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3rd HyMeX workshop 1-4 June 2009 Heraklion (Gournes), Crete-Greece

Idealized numerical study of Mediterranean heavy precipitating events : identification of favouring ingredients

Emilie Bresson (Météo-France/CNRM/GAME); Véronique Ducrocq, Olivier Nuissier, Didier Ricard, Céline De Saint-Aubin

During the fall, in the western Mediterranean region, Heavy Precipitating Events (HPE) frequently occur and can cause torrential rain and flash-floods. The meteorological ingredients favoring these events are quite well-known. A slow-evolving synoptic environment associated to conditional convective instability, low-level moist flows from the sea and an orographic barrier are favourable to HPE triggering. Understanding how these ingredients combine and interact to produce more or less precipitation with different locations of the quasi-stationary convective systems (over the mountain, upstream over the plains or the Sea) is still an open question. This study contribute to address this question, based on high-resolution idealized simulations of mesoscale convective systems over Northwestern Mediterranean for which the intensity of the flow, the environmental humidity and the orography vary alternatively. Diagnostic tools as Lagrangian backward trajectories and eulerian passive tracers help also to identify the prominent mechanisms that take part in the triggering and maintenance of quasi-stationary precipitating systems.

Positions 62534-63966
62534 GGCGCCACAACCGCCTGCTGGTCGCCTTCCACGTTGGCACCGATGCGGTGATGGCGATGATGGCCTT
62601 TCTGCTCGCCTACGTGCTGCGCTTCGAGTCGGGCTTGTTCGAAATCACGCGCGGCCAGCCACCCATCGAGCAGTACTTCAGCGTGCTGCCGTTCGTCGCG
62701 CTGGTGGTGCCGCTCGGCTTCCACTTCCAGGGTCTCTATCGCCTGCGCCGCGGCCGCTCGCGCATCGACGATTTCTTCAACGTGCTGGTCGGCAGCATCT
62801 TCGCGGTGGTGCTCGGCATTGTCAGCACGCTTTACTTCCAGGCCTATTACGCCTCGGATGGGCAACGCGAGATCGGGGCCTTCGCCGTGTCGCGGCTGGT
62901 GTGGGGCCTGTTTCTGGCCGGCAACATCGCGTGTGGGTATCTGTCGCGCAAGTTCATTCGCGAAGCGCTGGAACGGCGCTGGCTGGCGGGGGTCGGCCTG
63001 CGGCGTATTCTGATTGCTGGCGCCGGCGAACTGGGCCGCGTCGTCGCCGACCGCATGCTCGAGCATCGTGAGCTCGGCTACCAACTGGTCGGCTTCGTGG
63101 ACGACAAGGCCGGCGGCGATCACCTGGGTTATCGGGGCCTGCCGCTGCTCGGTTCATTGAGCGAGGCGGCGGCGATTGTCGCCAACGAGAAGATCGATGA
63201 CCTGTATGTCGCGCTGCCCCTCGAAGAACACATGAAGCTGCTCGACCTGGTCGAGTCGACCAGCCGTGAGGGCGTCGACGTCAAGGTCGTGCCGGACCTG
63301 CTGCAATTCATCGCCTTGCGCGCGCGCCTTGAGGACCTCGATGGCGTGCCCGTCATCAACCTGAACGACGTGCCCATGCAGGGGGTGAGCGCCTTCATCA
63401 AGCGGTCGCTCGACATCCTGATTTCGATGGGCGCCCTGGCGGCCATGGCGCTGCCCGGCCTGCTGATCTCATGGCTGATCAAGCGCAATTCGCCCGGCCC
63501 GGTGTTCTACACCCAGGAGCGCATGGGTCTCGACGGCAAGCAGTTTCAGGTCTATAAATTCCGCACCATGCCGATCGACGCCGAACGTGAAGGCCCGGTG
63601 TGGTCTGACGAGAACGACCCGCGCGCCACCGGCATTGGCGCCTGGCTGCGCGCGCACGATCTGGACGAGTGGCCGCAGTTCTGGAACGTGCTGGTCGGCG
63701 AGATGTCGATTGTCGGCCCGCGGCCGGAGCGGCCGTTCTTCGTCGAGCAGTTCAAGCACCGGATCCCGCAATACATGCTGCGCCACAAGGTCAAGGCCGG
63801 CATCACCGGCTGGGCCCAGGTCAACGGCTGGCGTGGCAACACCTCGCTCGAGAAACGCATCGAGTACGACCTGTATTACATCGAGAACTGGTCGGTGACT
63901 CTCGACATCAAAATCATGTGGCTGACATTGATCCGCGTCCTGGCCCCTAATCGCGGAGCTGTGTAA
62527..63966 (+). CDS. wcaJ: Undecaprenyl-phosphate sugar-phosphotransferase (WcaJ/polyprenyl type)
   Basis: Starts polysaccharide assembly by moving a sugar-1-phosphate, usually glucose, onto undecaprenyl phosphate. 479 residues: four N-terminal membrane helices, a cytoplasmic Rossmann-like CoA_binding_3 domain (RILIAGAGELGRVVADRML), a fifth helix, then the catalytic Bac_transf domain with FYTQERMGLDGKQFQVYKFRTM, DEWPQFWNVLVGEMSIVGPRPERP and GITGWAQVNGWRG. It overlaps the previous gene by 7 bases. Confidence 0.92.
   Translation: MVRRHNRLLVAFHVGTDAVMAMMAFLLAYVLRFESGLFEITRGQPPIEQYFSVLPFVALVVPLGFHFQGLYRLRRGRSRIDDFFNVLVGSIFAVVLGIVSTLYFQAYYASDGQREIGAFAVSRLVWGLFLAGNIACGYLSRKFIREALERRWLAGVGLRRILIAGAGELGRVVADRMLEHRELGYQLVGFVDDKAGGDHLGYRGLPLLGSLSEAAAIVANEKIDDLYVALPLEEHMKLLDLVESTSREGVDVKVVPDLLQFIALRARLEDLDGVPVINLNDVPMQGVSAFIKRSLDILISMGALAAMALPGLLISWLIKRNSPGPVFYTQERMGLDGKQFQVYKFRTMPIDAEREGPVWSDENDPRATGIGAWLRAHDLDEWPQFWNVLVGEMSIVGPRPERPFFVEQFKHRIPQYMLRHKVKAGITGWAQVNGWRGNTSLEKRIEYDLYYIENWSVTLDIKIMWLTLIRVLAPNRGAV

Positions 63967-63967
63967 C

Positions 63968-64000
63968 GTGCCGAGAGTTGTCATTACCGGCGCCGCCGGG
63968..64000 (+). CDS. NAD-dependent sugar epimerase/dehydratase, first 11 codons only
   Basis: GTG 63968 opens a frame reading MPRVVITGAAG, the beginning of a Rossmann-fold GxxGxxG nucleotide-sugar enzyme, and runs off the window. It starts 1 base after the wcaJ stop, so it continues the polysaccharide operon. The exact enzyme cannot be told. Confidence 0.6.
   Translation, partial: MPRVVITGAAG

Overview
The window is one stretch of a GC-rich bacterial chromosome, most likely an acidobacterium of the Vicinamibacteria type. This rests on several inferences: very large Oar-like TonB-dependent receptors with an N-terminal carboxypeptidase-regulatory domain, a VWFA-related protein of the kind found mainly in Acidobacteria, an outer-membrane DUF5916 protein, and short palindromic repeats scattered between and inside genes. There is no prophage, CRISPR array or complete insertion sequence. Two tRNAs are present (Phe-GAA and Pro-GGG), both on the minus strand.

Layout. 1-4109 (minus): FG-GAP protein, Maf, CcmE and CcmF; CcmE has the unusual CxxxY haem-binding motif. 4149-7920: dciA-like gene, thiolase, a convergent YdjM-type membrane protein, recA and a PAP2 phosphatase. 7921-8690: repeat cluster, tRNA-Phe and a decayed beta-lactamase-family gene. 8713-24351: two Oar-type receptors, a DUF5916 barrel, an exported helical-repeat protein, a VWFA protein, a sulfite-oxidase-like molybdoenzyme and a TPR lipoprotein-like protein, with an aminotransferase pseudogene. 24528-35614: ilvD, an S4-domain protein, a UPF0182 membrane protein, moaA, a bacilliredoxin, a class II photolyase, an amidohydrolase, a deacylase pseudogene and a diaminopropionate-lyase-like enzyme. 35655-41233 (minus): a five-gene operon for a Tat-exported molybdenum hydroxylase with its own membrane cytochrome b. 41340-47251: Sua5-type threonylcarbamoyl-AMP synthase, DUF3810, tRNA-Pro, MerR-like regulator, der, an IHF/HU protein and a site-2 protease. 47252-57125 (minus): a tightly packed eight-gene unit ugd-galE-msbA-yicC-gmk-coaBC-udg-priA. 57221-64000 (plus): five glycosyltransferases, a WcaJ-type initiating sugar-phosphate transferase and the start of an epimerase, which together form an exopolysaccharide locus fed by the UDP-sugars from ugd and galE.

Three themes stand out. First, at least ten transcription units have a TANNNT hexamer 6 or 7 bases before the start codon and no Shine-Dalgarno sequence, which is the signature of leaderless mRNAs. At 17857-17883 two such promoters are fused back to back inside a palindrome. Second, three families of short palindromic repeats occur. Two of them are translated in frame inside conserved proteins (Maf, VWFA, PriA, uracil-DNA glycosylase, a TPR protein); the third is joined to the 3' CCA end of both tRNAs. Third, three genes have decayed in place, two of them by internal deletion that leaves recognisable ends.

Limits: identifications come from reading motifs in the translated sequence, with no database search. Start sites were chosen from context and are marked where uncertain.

The location and intensity of the Mediterranean quasi-stationary mesoscale convective systems depend not only on a unique combination of characteristics of the mesoscale environment in which the systems form and evolve. The same location of the system can be obtained by varying either the flow speed or the moisture. Rapid or moist flows favour precipitation over the mountain range, whereas slower or dryer flows locate the quasi-stationary system upstream over the Sea. The backward trajectories show that the air parcels within the convective cells originate from the very lower levels (below 1000 m)over the Sea. The deflection of the flow by the neighboring mountain range, increased with a slower or a dryer impinging flow, is evidenced by removing the mountain range. This deflection increases the low-level convergence. The presence and intensity of a low-level cold pool beneath the precipitating systems are also favoured by a slower flow or a dryer environment. The MESO-NH sensitivity experiments evidence thus four main low-level mesoscale forcing which combine or compete to explain the intensity and the location of the system: cold pool forcing, orographic lifting, low-level wind convergence and flow deflection. This study helps to identify regions and mechanisms that are important to better document during the HyMeX SOP.